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Christie ending income tax pact with Pa., which will cost some N.J. residents more

Friday, September 2, 2016   (0 Comments)
Share | 09/02/16

Gov. Chris Christie's administration announced Friday it has notified Pennsylvania that the state is pulling out of a 38-year-old agreement that allows New Jersey and Pennsylvania residents who work across the river to pay income taxes where they live. The tax change will reap tens of millions of dollars for New Jersey, but comes at a cost for some residents of both states who will get socked with higher income taxes. The governor was required to give Pennsylvania 120 days notice in order to withdraw from the agreement by Jan. 1, the beginning of the next tax year. Christie directed New Jersey state officials to begin exploring the consequences of withdrawing from the tax pact at the end of June. He can take the action without Legislative approval. 

"Today's action was made necessary by the Legislature irresponsibly creating a $250 million state budget hole in June," Christie said. "I will not raise state taxes, cut property tax relief, reduce aid to education or our hospitals, or reduce the state's record pension payment to cover for this blunder by the Legislature." "I am left with the least painful option I have to fulfill my constitutional duty to balance the budget for New Jersey taxpayers," he continued. The budget passed by the Legislature assumed the state would come up with $250 million in cuts to public worker health care but did not identify those savings or mandate them. Christie, however, has tied a spending freeze to the cuts, saying he won't release the funds until the $250 million is paid in full. He said Friday he will reconsider his decision to withdraw from the tax agreement with Pennsylvania if the Legislature makes good on the cuts.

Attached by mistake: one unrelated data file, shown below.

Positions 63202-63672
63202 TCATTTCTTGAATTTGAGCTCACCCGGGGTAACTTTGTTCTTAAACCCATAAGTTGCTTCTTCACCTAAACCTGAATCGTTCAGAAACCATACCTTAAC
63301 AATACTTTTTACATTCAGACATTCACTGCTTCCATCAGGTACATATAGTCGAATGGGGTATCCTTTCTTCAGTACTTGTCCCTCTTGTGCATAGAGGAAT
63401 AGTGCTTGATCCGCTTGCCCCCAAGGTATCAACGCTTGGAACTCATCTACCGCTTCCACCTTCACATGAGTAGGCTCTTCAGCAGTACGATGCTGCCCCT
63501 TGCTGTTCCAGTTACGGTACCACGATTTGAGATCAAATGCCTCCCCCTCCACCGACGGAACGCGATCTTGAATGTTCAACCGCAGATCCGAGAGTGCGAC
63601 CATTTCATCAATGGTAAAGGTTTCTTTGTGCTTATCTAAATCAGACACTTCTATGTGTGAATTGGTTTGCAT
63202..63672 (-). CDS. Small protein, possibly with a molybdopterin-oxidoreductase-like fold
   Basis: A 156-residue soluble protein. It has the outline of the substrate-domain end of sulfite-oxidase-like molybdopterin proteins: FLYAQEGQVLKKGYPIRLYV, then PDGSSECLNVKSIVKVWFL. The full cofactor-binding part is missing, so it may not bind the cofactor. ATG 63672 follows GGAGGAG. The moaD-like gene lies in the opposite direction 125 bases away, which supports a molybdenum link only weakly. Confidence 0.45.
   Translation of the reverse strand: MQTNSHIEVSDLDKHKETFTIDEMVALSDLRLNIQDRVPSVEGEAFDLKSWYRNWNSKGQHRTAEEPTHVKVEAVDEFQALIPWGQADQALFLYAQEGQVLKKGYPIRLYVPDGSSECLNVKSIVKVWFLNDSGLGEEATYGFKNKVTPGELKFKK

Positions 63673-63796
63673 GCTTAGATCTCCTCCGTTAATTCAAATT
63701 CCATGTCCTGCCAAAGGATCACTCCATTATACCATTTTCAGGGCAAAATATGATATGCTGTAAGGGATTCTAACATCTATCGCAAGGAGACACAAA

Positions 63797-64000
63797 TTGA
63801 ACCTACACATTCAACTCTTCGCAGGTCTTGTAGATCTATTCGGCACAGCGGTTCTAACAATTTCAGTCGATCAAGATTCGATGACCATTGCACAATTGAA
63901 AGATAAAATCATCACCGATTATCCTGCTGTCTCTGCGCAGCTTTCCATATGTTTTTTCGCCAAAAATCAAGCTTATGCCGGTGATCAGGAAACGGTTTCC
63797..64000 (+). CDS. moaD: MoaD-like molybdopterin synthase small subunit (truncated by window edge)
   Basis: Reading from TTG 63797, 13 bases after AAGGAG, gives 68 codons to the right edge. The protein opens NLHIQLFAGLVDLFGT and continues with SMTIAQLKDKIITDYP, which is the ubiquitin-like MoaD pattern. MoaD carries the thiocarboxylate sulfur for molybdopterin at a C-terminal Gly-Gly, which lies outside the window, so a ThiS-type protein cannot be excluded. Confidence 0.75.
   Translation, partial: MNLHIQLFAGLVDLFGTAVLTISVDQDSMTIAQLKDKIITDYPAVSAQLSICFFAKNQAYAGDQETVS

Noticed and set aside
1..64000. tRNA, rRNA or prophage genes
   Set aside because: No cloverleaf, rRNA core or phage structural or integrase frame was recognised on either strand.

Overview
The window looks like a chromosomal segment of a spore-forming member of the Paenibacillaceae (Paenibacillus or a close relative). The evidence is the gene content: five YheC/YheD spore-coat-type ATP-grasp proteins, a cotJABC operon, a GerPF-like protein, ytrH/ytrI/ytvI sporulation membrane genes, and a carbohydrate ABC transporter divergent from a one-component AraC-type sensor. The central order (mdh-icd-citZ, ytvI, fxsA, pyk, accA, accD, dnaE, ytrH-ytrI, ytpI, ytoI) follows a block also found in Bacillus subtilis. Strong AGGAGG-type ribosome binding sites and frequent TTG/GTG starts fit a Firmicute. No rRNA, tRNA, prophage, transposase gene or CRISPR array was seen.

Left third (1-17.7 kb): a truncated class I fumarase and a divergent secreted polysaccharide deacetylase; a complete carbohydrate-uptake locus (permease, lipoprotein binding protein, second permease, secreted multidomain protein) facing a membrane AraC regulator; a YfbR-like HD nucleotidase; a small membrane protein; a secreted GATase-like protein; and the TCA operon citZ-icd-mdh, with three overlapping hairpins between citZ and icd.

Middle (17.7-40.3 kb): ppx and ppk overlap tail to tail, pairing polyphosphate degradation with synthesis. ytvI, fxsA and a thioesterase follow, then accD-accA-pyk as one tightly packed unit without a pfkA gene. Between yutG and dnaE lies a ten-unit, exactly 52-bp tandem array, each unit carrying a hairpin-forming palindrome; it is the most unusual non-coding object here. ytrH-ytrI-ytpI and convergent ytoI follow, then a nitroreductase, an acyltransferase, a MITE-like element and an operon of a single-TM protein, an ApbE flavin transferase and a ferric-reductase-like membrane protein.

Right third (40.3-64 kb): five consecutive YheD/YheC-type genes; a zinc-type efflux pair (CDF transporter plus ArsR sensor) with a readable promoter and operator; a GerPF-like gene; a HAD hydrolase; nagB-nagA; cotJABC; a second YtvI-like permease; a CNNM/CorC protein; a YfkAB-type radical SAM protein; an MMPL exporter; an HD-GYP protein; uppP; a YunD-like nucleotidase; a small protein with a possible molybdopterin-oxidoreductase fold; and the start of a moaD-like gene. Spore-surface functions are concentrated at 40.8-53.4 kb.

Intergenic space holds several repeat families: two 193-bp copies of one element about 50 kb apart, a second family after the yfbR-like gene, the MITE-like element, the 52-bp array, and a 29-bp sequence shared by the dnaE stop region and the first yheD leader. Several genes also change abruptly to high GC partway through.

Currently, New Jersey doesn't collect income taxes from people living in Pennsylvania and working in New Jersey. Christie's former treasurer has estimated the Garden State would reap $180 million in revenue from Pennsylvania residents forced to pay taxes here. Under the reciprocal agreement, a resident of New Jersey who works in Pennsylvania need only file a tax return in New Jersey. The same is true for a Pennsylvania resident working in New Jersey. Scrapping the deal means either resident would have to file two tax returns and claim a credit against taxes owed where they live for taxes paid in the state where they work. Higher income Pennsylvania residents working in New Jersey are likely to pay much more. That state has a flat 3.07 percent income tax rate, while New Jersey's graduated income tax tops out at 8.97 percent. A highly paid executive living in Pennsylvania but working in New Jersey now can pay Pennsylvania's 3.07 percent flat tax. But an end to the reciprocal agreement means they'd have to pay New Jersey taxes, experts say.

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